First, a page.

Originally Posted by khh
That would make sense if I started out with the intention "I'm gonna test if these are equal". But I didn't. I started out with the intention "I'm gonna show this ragamuffin I'm right".
(I really should have known better, though. We've argued math before and I have yet to win)
Hah, oh, I see. I thought the graph was quite an elaborate method!
I don't believe there's any way of mathematically proving two functions are the same other than to just show the conversion from one form to the other in small, recognizable steps. Of course, proving them not to be equal can be much simpler. But if you find something interesting on the topic, please post it
Hm well, I just had one of those weird kind of moments were I realised I'd never tried to do this before, and had been using some shaky assumptions.
I thought disproving would be easy too, but then I realised this ends up involving, as a random example, showing that arctan(1/2) is not equal to e^2 or something; and I've been subliminally trained to treat calculators as abhorrent, so it's a lot harder than it seems.
The shaky assumptions I realised I had were that certain functions are simply fundamentally different from others, and so equivalences between them, or functions that involve them, can be dismissed; this only works if you know all of the important relationships between functions (which I'm sure I do by now), and are hence able to see when there is incompatibility. For instance, I 'know' that for real x, there are no identities linking trig, exponential, or algebraic functions. That's why I could discount your relationship.
However, for something like
f(x) = cos(x)
g(x) = 1/2*( exp(ix) + exp(ix) )
for complex x, it's not clear at all that the functions are identical (they are), and if you hadn't learn Euler's formula you'd probably think they were totally different, and discount this relationship on the same basis as me. It's never actually been proven to me that I can't turn a trig into an exponential or whatever, it's just that it'd be so fundamental that I would definitely know it.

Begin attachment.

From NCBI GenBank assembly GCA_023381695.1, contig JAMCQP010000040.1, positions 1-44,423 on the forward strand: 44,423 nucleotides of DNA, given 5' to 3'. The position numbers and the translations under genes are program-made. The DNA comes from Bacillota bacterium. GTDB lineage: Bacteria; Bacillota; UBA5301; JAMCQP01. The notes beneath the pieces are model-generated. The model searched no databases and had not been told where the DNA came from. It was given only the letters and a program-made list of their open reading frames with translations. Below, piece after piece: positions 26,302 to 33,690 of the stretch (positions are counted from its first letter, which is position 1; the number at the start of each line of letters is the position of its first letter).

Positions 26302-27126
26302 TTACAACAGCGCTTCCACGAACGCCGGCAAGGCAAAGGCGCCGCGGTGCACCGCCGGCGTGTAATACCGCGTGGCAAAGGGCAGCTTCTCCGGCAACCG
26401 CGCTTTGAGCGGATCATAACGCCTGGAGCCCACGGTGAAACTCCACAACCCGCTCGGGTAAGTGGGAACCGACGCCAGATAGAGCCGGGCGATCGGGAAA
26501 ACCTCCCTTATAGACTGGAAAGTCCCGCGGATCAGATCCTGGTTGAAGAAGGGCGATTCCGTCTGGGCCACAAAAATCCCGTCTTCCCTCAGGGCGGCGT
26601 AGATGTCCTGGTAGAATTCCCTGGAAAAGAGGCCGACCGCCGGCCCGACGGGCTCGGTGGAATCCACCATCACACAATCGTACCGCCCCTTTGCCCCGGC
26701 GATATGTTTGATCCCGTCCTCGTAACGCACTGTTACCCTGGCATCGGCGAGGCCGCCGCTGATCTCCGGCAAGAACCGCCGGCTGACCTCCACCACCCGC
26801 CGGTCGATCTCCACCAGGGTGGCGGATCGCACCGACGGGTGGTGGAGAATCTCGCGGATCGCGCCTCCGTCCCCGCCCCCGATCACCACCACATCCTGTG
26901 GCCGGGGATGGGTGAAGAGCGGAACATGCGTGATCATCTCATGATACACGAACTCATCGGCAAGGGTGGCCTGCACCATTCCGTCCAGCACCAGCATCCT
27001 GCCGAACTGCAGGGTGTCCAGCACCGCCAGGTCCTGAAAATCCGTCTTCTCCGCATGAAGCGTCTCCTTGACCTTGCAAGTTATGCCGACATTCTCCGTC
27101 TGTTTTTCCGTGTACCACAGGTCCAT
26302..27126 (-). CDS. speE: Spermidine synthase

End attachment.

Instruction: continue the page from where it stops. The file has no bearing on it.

Anyway, I think the proper, general basis for this kind of thing is Taylor series, which at a higher level are actually usually said to define exp, trig, etc. (rather than being derived). If you determine the Taylor series of two given functions and compare coefficients, that'll determine it for you, as Taylor series are unique.
Well, if it gives you pleasure, your little mistake opened up a whole can of worms for me and I've spent quite a long time Googling stuff now. The above is a basic answer, but then there's the problem of the fact that
 The problem of checking coefficients may well be no easier than checking values of the function in the first place, as you may get two different looking formulae for the coefficients. If your functions are the same, no algorithm will ever be able to tell you, because it'll be checking forever.
 You may also have to check infinite intervals of the function because some Taylor series only work for finite distances from a point, and I've just discovered that there are even functions where the Taylor series only converges for the point about which it is taken, along with a host of other analysis concepts I've never seen before...
Right, bed now.


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